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Congressional Budget Office Analyzes Impact of Increasing Federal Minimum Wage

February 11, 2021  


The non-partisan Congressional Budget Office has released a report analyzing the Raise the Wage Act of 2021

A federal minimum wage increase to $15 per hour is estimated to result in a $54 billion budget deficit increase through 2031

The CBO report estimates that 1.4 million workers will lose their jobs, though that will be offset by a decline in people living in poverty of 900,000

The Raise the Wage Act of 2021, which is included in the proposed federal stimulus bill before Congress, would phase in an increase to the minimum wage to ultimately reach $15 per hour in 2025.  

The non-partisan Congressional Budget Office (CBO) has analyzed and issued a report on the potential impact of an increase to the federal minimum wage. 

The CBO estimates that the proposed increase will result in a cumulative budget deficit increase of $54 billion during the period 2021-2031 as a result of higher prices for goods and services that follow increased labor costs. Federal funding for programs like unemployment would increase, while spending for others like nutrition programs would decrease, the report finds.

The CBO estimates that the pay of affected workers would experience a net increase of $333 billion – calculated through a total increase of $509 billion in wages offset by a decline of $175 billion due to increased unemployment. As such, the CBO foresees that 1.4 million workers will become unemployed as a result of a minimum wage increase; however, the number of people living in poverty will decline by 900,000 during the same period.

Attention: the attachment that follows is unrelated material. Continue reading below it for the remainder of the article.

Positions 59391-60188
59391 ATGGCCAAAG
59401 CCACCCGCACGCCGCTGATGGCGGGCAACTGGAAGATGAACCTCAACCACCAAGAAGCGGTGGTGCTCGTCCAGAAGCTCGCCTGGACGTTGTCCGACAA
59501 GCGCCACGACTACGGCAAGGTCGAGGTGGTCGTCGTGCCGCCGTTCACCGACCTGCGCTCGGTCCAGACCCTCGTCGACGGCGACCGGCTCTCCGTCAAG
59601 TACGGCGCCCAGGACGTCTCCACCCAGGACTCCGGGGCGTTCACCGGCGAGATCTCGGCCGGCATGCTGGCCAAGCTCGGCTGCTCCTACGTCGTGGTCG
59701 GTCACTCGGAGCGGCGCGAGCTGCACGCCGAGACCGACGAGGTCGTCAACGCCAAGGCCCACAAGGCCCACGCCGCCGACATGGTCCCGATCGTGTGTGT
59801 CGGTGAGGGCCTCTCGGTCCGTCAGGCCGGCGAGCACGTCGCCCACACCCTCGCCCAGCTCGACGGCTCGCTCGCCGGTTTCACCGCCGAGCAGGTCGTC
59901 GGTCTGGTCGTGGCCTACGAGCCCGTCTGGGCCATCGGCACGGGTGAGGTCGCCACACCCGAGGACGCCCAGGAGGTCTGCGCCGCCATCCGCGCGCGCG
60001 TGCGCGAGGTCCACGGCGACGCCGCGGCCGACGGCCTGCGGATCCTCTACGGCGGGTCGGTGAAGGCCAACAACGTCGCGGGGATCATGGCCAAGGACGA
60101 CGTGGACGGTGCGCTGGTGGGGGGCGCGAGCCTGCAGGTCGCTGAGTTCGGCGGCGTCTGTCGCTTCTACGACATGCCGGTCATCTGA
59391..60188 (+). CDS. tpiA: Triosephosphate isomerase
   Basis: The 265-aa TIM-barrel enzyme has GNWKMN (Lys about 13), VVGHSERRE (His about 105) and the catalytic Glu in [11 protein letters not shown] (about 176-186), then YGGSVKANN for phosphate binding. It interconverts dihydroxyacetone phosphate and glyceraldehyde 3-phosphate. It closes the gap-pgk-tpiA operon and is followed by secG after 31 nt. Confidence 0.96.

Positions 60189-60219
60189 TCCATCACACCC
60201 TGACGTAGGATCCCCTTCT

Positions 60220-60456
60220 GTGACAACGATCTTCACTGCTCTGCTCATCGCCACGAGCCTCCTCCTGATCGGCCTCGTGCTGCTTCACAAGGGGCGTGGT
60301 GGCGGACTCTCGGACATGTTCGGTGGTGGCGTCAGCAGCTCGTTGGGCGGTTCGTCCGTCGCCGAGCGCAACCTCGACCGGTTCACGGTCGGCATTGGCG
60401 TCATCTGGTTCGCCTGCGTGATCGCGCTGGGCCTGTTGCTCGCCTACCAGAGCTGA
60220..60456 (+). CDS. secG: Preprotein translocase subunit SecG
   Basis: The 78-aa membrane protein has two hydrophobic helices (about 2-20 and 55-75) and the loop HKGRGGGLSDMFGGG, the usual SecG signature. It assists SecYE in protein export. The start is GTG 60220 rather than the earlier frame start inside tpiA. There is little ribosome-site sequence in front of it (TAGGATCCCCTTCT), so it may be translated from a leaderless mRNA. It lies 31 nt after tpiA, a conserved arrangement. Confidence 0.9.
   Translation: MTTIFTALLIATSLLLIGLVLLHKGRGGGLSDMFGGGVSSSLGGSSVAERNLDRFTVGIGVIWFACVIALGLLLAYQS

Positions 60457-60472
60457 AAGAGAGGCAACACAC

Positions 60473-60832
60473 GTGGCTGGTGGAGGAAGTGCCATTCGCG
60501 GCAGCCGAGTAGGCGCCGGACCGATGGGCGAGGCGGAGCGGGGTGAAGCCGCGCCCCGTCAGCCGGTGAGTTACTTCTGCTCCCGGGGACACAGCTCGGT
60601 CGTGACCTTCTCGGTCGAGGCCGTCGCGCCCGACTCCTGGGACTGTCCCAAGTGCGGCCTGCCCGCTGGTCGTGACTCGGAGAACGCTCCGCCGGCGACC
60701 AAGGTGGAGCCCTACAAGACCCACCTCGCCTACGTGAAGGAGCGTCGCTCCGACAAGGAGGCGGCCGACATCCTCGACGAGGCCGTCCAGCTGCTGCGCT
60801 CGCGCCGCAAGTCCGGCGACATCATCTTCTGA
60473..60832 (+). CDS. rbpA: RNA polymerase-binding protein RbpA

As the Raise the Wage Act of 2021 moves forward in February and March, the analysis provided by the CBO is expected to form an important basis for consideration of the full range of effects on the U.S. workplace.

For more information about this topic, or about other topics involving the federal government, please contact the Barnes & Thornburg attorney with whom you work or Ron Miller at 202-408-6923 or ronnie.miller@btlaw.com

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This Barnes & Thornburg LLP publication should not be construed as legal advice or legal opinion on any specific facts or circumstances. The contents are intended for general informational purposes only, and you are urged to consult your own lawyer on any specific legal questions you may have concerning your situation.



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